And there you go, a properly stuffed artichoke for you and yours.

No Sunday supper should be without it.

Stuffed Artichokes
Makes 2 large artichokes or 4 small ones

1 cup good breadcrumbs
1/2 cup grated Pecorino Romano cheese (loosely packed)
1/4 cup raw pignoli (pine nuts)
1 garlic clove, chopped
2 Tbsp. fresh parsley, chopped
1/2 tsp. salt
1/2 tsp. freshly ground pepper
Extra virgin olive oil (enough to lightly bind ingredients)

Preheat oven to 375 degrees F.
In a bowl mix together all the ingredients.
Remove stems so that artichokes can lay flat in a pan, then make a crosscut at the artichoke tip to reveal its inner leaves.
Stuff the mixture into as many rows of inner leaves as you can, until all the filling is used up.
Place artichokes in a baking pan with an inch of water, drizzle just a touch of olive oil over each artichoke, cover with aluminum foil and bake for about an hour. Pull out a leaf to test for doneness; more time may be required.
Remove pan from the oven and leave it loosely covered in foil until artichokes come to room temperature and serve.


Fred said...

I've eaten 'chokes six ways from Sunday (sorry to horn in on your theme), but these are works of art. Be sure to clue the people: you MUST enjoy these with RED wine.

Mister Meatball said...

High praise from the likes of you, Fred. Thanks.

Ciao Chow Linda said...

My mother-in-law introduced me to stuffed artichokes decades ago and they are a favorite here. I never thought of adding the pine nuts though. And I always cooked mine on the stove top, but I love the idea of doing them in the oven where the stuffing can get nice and crispy on the top. This is on my must-make-soon list.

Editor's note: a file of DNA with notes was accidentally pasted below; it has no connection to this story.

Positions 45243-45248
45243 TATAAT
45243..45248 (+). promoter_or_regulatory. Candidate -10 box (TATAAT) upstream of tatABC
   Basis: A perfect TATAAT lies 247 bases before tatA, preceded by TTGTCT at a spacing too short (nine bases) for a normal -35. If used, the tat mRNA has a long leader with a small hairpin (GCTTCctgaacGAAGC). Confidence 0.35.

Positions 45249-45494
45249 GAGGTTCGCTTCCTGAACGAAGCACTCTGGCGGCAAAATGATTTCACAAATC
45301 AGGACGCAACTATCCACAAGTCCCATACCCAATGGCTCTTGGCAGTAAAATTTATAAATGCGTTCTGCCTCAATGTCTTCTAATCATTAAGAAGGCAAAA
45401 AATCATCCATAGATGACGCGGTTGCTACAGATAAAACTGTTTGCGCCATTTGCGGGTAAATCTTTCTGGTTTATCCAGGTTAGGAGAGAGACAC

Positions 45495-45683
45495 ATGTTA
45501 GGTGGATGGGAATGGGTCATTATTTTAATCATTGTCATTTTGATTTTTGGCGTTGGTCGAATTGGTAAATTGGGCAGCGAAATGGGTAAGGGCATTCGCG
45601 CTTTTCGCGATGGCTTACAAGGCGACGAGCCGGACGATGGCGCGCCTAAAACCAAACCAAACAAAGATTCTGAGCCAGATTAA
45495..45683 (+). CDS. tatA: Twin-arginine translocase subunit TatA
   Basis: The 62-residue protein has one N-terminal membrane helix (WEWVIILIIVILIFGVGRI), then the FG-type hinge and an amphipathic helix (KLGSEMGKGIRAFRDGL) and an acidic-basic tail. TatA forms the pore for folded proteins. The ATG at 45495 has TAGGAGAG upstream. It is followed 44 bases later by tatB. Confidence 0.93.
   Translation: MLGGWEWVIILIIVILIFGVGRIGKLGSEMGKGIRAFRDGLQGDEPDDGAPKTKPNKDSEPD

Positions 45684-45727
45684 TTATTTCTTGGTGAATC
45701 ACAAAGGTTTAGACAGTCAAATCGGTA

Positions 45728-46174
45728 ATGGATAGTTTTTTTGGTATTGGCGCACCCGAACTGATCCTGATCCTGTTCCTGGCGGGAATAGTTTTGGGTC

Anonymous said...

I am crazy for the Artichoke now I gotta do this dish, oh, my pappa as the song goes, they look so yummy and not that hard to do..I will definitely try to do them and enjoy them, I will cook them along whatever I am doing, put them on the counter on a place with a mat for the heat and let them rest, wow whee, it is artichoke season at the market and I will get two huge ones and make this dish, oh, my Goodness, love onthe plate. Love your recipes for meatballs and sunday gravy, I got around to making it and it came out your blog, it is really authentic and you don't go on & on just the facts pleasantly! ciao!

Anonymous said...

How about a cardoon recipe.I have grown them successfully in Maine for several years now (along w/artichokes) Seeking your input as to how to prepare these beasts.

Mister Meatball said...

Cardoons? I grew them one year, before the blog. Messed around with simple braised, lightly fried, like that, but sorry to say I got no real recipes to pass along, not of my own anyway. They are beasts, though, for sure.

Claudia said...

I need this in my life. I know after having them the Meatball way - all will be smooth sailing for 2012.

Anonymous said...

When do you (or do you) remove the choke?

Mister Meatball said...

Just work your way through all the leaves until you get down to the heart and you're all set.

Gin said...

Believe it or not I used to make these back when. The stuffing may not have been as fancy as uours, but I did remove the choke.

Anonymous said...

Being raised by an Italian Mama(best cook) your recipe brings back memories. I was too busy in school and not smart enough to know that I had better learn all her wonderful recipes. Please add a "PRINT" icon so I always have your recipes at my fingertips.